'Robo-Signing' Mortgages Are Still Occurring

July 20, 2011

Mortgage industry employees are still signing documents they haven’t read, even nearly a year after a nationwide “robo-signing” scandal surfaced that put the validity of thousands of foreclosures into jeopardy, according to a news report by the Associated Press.

"Robo-signing is not even close to over," says Curtis Hertel, recorder of deeds in Ingham County, Mich. "It's still an epidemic."

For example, county officials in three states — Essex County, Mass., Guilford County, N.C., and Ingham County, Mich. — say that since last fall they’ve received thousands of mortgage documents with questionable signatures.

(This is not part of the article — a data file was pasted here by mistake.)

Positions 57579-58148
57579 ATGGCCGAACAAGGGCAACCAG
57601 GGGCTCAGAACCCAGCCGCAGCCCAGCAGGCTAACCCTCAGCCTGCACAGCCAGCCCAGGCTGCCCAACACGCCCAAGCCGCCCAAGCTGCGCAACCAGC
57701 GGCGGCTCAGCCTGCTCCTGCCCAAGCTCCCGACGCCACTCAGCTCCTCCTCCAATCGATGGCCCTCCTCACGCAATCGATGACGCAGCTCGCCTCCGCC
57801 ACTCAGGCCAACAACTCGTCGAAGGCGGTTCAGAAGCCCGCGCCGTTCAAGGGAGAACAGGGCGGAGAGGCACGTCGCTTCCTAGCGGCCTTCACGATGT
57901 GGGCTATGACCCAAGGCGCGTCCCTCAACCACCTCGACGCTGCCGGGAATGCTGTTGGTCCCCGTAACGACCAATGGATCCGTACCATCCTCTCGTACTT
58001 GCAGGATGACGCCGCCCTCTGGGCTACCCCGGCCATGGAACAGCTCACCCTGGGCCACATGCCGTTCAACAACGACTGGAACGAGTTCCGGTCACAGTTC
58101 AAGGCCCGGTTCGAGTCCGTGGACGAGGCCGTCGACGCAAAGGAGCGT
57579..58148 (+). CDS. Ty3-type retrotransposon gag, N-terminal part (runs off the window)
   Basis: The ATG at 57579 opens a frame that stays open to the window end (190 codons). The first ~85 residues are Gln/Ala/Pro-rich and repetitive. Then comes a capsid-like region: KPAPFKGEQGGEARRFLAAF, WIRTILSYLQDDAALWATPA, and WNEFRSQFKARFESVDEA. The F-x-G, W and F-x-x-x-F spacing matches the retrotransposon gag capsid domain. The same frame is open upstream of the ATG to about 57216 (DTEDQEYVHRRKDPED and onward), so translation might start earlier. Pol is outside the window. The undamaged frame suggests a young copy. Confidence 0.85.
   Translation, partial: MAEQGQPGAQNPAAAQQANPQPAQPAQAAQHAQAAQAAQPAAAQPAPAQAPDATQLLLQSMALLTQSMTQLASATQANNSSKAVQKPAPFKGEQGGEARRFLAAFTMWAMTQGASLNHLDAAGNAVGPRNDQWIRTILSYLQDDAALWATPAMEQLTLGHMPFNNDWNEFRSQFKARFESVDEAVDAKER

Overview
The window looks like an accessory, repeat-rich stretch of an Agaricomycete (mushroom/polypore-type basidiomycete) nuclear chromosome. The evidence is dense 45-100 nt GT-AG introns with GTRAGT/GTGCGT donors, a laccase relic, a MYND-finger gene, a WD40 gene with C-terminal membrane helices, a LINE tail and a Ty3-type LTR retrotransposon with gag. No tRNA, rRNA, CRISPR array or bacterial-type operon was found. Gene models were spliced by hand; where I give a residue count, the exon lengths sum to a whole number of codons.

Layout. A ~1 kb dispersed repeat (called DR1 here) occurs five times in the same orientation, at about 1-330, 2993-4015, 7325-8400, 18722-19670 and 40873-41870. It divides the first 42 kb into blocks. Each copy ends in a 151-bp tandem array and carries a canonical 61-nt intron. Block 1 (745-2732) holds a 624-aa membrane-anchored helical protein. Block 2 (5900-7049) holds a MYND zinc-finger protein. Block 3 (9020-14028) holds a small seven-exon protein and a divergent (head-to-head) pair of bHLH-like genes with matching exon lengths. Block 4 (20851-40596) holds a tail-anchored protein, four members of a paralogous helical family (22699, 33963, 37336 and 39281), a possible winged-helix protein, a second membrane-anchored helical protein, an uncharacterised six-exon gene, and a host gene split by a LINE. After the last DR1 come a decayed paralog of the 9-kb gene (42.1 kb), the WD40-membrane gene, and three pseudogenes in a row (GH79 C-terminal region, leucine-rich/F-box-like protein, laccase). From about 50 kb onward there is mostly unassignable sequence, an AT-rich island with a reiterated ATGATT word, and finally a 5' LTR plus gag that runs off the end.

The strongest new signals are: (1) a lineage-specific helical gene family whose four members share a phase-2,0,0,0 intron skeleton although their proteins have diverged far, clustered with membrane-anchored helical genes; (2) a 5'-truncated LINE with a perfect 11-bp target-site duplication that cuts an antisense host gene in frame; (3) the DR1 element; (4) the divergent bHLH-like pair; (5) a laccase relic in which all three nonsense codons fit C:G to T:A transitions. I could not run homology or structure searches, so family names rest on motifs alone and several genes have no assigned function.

Last fall’s “robo-signing” scandal brought the nation’s largest banks — JPMorgan Chase, Bank of America, Wells Fargo, and others — to temporarily halt foreclosures while they investigated how foreclosure paperwork was being approved without following proper reviews. Federal regulators have been working over the last few months with lenders to fix their foreclosure process.

Lenders reported to the Associated Press that they are unsure why robo-signing is still occurring.

Read more about how robo-signing occurs in the mortgage industry.

Source: “New Findings: Mortgage ‘Robo-Signing’ Still Going On,” Associated Press (July 18, 2011)